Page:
Little is known about physicians' perceptions of the influence of culture on the health care of children with chronic and disabling conditions.
To identify physicians' perceptions of the impact of the family's ethnocultural background on the health care of school-aged children with chronic conditions and recommendations for improving care.
Qualitative study in 2 midwestern metropolitan areas.
Convenience sample of 52 physicians nominated by 60 African American, Hispanic, and European American families of school-aged children with chronic conditions.
In-depth interviews were conducted with the physicians. Content analytic techniques were used to analyze the data.
In 44% of the responses, the physicians reported that ethnocultural background did not influence the care the child received, noting that comparable care was provided to all of their patients. In 14% of the responses, the effect was unknown. The overall effect was negative in 26% of the responses and positive in 16%. Physicians' recommendations focused on 4 topics: improving the training and education of health care professionals and families; ensuring good communication between the child, family, and health care professionals; supporting families; and improving the access and provision of services for children from diverse cultural backgrounds.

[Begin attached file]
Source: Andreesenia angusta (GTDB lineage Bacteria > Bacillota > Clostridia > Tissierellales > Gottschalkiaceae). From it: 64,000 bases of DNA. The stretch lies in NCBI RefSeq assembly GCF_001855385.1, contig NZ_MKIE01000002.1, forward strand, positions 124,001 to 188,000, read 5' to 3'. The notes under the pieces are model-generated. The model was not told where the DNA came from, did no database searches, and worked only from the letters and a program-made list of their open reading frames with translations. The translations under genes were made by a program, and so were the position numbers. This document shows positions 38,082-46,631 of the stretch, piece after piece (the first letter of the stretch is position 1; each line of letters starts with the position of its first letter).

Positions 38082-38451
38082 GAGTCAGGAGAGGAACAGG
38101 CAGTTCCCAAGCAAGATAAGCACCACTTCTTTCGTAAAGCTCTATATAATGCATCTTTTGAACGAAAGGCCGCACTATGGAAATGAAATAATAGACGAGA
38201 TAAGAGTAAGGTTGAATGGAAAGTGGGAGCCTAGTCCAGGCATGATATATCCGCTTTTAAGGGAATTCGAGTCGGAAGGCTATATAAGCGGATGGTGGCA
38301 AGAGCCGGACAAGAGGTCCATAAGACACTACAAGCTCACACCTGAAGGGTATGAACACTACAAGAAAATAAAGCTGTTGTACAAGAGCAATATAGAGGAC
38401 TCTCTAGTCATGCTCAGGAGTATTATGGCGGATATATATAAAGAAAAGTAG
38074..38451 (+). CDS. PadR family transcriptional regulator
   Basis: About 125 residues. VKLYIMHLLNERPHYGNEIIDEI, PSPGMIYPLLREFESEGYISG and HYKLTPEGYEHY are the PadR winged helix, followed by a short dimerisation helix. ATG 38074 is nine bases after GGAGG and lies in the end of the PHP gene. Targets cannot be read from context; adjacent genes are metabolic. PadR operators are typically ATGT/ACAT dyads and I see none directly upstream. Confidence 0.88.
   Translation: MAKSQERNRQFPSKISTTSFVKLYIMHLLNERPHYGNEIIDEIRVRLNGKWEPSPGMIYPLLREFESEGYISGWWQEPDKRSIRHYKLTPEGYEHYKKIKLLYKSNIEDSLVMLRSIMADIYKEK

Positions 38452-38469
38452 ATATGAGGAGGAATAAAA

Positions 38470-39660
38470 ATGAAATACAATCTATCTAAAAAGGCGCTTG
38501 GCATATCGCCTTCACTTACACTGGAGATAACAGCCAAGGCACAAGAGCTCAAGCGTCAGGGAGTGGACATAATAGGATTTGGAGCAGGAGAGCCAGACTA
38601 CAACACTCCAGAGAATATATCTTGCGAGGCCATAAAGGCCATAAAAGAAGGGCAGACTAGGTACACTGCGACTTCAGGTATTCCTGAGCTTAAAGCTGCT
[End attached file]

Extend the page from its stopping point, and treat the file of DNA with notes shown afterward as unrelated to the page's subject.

Although the majority of participants reported that ethnocultural background did not affect the care the child received from the health care system, physicians' recommendations reflected awareness of the influence of culture on the care of children with chronic conditions and the need for further training on this issue.